Betula, or birch trees, are mostly native to North America and come in many varieties, from the gray birch to the river birch. They are hardy in USDA Plant Hardiness Zones 4 through 9, depending on the variety, and grow to heights of 30 to 50 feet with a spread of 20 to 35 feet. Birch trees bleed heavily when they are pruned; they should be pruned only in the late fall, according to master gardener Phyllis Heuerman.
Remove any dead, damaged or diseased branches at the trunk of the betula tree with a pruning saw. Wipe down the saw between each cut with bleach to avoid spreading disease throughout the tree.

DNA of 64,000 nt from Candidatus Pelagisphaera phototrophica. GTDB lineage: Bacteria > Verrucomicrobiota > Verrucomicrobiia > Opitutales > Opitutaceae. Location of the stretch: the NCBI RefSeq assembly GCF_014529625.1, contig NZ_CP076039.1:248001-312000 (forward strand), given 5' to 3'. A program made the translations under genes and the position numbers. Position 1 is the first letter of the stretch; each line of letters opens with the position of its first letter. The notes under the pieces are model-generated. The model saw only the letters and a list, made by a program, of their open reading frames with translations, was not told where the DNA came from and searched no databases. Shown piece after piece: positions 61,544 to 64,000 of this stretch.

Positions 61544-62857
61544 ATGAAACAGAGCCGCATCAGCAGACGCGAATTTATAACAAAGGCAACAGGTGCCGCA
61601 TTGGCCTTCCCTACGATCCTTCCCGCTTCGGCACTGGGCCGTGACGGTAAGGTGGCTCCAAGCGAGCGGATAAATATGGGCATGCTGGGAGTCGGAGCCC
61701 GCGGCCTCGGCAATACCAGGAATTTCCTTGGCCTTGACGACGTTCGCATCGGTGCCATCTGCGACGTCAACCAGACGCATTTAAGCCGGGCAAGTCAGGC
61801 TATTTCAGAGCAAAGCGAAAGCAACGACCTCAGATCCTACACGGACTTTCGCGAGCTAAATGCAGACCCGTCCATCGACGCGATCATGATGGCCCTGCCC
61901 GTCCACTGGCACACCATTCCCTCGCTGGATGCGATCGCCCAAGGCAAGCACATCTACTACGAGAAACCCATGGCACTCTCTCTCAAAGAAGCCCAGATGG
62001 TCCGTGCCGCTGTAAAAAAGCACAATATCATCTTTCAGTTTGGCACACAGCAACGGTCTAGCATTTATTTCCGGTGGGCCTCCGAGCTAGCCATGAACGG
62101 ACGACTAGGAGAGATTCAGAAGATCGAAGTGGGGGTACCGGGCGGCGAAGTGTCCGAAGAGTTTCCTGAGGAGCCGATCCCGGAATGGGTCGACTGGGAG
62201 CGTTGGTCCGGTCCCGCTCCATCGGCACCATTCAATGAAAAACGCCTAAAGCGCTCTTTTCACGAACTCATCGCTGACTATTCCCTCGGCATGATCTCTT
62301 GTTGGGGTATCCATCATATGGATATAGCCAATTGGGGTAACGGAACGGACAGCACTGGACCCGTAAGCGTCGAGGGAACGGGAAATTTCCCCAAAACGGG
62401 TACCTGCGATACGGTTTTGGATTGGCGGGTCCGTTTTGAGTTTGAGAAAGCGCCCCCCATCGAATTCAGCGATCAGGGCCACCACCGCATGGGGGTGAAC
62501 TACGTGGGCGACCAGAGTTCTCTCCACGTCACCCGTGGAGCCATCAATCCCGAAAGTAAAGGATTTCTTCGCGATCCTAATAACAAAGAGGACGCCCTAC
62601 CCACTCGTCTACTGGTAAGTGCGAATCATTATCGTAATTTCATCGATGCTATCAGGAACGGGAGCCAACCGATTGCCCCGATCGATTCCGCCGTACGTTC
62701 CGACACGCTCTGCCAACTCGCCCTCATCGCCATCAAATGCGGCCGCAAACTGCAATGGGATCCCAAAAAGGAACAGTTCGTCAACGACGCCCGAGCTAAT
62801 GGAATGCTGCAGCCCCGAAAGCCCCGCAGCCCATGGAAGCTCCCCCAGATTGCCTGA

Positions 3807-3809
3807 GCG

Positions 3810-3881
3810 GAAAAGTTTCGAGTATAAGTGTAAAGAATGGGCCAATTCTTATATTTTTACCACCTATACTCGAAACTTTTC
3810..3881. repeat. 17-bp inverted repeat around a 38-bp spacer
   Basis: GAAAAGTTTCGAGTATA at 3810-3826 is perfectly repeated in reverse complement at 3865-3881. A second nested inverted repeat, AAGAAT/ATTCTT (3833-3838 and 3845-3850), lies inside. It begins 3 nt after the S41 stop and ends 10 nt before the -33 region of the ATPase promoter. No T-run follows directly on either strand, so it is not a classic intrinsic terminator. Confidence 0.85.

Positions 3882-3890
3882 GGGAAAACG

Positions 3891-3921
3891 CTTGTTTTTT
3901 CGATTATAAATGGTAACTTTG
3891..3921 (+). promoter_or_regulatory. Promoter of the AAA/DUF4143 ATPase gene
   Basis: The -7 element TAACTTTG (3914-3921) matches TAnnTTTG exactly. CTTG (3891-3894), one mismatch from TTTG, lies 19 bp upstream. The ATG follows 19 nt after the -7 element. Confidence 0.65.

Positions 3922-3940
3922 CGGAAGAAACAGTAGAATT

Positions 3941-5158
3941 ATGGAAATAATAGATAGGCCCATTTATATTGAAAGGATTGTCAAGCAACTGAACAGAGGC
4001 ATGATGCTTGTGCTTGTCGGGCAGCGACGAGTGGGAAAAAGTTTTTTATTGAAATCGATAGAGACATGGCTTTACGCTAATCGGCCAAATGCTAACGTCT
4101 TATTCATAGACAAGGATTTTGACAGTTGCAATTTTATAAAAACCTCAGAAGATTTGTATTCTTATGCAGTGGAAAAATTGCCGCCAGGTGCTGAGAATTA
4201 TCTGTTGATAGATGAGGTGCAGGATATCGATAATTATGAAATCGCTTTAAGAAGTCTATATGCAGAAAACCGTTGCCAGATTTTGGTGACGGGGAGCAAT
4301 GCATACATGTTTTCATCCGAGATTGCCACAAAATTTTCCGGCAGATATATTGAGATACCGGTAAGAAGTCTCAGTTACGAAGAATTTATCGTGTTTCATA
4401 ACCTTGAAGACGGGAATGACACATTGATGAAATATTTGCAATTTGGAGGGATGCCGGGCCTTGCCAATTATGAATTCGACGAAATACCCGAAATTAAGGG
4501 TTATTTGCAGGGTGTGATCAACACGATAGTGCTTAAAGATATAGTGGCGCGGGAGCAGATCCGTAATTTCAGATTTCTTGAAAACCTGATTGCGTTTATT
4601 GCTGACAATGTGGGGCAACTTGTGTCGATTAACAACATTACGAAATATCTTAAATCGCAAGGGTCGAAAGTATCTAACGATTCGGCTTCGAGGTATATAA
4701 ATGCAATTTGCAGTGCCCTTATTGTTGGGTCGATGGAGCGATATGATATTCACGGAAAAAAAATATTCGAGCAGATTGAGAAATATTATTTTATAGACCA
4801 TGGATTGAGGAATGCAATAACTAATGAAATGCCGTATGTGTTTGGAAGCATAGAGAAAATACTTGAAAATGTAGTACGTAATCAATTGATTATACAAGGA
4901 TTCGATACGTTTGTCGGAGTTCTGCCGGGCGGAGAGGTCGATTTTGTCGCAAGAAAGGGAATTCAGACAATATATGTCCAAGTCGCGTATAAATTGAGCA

Remove any vertical or weak branches at the trunk of the betula tree with the pruning saw. Make the pruning cut about 1/2 inch from the trunk of the tree.
Remove any sagging branches around the base of the betula tree that might impair an adult's movement around the trunk of the tree. Cut off the branches with the pruning saw, making the cut 1/2 inch from the trunk of the tree.